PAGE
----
Lithium is an increasingly important resource for clean energy systems of the future. Latin America, very rich in this material, however, has to deal with the meager earnings that derive from its extraction and the environmental impact that this entails.
Among the raw materials that have had a significant increase in price in recent times, there is certainly also lithium, which recently reached its all-time high with a value almost ten times higher than two years ago. This sudden price increase was dictated by the high demand due to the market shift towards electric vehicles, given that lithium carbonate is a key component of many batteries, to which is added a structural supply deficit which has meant that countries and automakers try to secure as much of this type of resource as possible. From 2035, all new cars and light-duty vehicles sold in the EU will have to produce no CO2 emissions.
This apparently should be good news for South America, given that the salt flats of the so-called ‘Lithium Triangle’ – made up of Argentina, Chile and Bolivia – contain about half of the world’s known lithium. In fact, most of the lithium industry’s profits come from the long value chain that creates lithium batteries. Countries that only mine and export lithium have very limited earning potential.
The top 10 manufacturers of batteries for electric vehicles, for example, by market share, are all based in Asian countries, concentrated in China, Japan and South Korea, and they are those who gain most from this ‘green revolution’ of the market.
The production of lithium inevitably also entails important environmental and social costs. Most of Latin America’s production comes from fragile ecosystems, where lithium extraction from salt flats is associated with concerns about contaminating local watersheds with harmful chemicals. These basins are home to biodiversity that depends on the delicate balance between fresh and brackish water. Furthermore, many of these areas are inhabited by indigenous communities who depend on water for their main economic activities.
In Chile’s Salar de Atacama, for example, lithium mining could cause a water sustainability crisis in a country that has already had water shortages for some time. The extraction takes place through a process that involves procedures lasting up to 18 months, in which the quantity of water required is particularly high: about 2.2 million litres of water are needed to produce a ton of lithium. With the impact of climate change around the world, the importance of lithium as a strategic mineral will increase exponentially, becoming an essential component for what will be the clean energy systems of the future. The paradox is that while on the one hand, lithium will be fundamental in the transition to alternative energies, on the other, its particular extraction process used in the Lithium Triangle presents many environmental problems.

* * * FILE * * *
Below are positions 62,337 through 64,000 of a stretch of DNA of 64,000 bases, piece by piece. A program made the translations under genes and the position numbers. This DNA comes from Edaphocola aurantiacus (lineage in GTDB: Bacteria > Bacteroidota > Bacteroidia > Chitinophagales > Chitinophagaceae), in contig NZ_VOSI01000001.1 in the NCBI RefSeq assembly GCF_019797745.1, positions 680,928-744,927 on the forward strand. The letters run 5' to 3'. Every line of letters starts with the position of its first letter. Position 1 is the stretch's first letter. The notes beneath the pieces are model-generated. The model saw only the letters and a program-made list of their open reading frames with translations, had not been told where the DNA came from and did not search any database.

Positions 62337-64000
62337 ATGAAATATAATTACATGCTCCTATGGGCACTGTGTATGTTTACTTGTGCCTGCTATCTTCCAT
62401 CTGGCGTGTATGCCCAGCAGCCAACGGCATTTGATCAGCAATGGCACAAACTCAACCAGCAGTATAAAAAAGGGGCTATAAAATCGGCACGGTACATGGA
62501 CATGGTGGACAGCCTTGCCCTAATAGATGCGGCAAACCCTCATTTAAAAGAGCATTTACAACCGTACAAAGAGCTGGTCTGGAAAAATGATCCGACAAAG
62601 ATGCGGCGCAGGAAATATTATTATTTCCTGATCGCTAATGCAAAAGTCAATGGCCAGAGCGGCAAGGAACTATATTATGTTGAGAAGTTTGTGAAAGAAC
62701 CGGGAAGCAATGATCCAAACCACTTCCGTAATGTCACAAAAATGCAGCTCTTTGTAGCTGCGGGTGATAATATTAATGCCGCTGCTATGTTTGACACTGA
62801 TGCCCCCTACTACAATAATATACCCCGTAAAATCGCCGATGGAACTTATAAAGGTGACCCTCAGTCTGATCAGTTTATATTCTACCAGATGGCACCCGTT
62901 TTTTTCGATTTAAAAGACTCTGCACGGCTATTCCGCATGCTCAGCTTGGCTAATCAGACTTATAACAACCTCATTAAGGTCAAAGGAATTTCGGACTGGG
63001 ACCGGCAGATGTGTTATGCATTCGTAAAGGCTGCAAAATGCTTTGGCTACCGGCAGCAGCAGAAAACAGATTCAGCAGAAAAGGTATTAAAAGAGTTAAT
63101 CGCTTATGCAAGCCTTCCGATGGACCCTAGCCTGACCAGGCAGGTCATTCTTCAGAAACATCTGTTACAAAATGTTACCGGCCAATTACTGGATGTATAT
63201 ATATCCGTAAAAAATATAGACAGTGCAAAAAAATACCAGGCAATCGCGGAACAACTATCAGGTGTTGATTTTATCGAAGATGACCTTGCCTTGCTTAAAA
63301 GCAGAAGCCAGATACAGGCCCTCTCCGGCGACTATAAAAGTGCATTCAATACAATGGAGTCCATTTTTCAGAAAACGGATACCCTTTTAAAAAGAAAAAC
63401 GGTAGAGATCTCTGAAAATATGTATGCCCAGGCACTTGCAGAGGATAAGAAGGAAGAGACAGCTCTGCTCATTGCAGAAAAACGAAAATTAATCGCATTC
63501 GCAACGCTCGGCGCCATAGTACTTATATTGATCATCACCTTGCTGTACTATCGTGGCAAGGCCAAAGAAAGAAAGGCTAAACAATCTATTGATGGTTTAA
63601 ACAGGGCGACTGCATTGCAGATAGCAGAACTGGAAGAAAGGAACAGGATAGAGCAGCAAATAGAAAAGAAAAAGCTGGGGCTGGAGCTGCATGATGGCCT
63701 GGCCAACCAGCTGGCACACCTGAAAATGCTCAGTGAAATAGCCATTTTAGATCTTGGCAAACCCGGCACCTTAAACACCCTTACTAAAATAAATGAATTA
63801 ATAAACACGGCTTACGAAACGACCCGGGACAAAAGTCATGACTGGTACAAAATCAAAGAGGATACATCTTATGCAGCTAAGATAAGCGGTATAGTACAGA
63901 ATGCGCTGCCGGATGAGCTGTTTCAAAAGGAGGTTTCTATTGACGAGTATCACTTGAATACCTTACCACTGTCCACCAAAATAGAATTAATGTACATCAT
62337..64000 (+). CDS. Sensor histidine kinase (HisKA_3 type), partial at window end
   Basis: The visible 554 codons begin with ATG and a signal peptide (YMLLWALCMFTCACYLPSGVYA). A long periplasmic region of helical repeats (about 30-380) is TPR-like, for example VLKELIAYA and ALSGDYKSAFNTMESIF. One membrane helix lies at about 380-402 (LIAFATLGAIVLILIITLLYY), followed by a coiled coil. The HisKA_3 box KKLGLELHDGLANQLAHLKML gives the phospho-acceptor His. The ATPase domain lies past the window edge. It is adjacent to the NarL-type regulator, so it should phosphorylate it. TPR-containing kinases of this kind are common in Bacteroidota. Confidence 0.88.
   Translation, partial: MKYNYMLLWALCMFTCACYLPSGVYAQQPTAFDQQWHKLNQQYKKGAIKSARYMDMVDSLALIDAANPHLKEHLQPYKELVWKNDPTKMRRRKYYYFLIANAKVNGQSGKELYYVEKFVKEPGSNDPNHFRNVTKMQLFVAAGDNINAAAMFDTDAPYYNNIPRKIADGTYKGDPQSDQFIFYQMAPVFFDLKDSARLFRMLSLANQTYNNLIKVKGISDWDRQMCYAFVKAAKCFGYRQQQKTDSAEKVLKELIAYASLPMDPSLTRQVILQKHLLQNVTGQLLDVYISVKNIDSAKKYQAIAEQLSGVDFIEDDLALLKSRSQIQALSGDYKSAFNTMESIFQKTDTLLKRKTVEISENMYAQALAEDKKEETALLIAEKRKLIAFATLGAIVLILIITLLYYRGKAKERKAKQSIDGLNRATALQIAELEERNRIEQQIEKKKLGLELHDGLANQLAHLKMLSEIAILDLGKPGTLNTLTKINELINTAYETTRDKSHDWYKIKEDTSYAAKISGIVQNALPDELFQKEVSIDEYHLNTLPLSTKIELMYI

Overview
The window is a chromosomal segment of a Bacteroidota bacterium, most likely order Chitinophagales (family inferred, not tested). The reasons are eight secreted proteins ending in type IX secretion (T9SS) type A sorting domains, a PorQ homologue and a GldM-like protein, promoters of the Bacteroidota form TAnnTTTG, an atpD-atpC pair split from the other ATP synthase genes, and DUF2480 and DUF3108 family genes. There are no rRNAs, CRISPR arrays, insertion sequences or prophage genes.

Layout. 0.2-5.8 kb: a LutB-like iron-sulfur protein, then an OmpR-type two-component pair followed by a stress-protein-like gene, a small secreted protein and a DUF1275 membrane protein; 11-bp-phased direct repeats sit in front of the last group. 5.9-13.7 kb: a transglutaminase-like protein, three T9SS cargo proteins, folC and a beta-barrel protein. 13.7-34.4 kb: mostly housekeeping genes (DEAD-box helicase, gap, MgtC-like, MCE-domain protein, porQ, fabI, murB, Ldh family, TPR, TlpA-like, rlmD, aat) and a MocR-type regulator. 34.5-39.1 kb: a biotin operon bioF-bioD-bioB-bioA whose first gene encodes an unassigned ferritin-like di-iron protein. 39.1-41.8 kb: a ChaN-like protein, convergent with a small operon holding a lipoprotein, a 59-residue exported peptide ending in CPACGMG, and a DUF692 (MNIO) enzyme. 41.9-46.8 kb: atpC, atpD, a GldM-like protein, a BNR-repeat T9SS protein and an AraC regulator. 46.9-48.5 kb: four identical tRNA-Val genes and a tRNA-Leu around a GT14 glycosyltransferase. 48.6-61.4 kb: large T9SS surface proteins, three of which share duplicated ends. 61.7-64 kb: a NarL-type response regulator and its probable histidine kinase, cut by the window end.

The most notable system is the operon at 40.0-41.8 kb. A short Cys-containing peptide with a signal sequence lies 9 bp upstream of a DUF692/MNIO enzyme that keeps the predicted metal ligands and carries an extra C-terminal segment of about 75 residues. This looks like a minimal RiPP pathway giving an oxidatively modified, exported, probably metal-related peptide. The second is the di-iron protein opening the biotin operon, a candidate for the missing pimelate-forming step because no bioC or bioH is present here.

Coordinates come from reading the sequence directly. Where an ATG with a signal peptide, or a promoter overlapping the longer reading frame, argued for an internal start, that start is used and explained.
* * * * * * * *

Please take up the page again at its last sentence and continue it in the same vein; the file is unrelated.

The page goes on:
The European Union and Chile have announced the end of their negotiations to update the association agreement in force since 2002, demonstrating the Union’s strategic interest in diversifying its economic relations and guaranteeing access to those materials useful for the energy transition process, including lithium.
This deal can reduce Europe’s dependence on China in the lithium import sector. Since lithium supply chains will be crucial to the future of technology and clean energy, lithium will play a key role in the competition between the United States – and the West in general – with their competitors, mainly China. It is no coincidence that Beijing is currently the world leader in the production of electric vehicles. In large part, this is because it has acquired 55% of the supplies of the chemical lithium needed for electric vehicle batteries, largely due to its early investments in Australia’s largest mining production operations. At the end of January 2023, the Bolivian government of Luis Arce signed a $1 billion deal with the Chinese companies CATL, BRUNP and CMOC (CBC) and the Bolivian state company Yacimientos de Litio Bolivianos (YLB), to explore the deposits of lithium in the South American nation. The CBCs are Chinese firms with previous involvement in lithium mining, battery recycling, and metal mining, respectively. Between 2018 and 2020, China invested about $16 billion in mining projects in the Lithium Triangle and is likely to continue to invest in the region in the coming years. (Open Photo: Bolivas Salar de Uyuni. 123rf.com)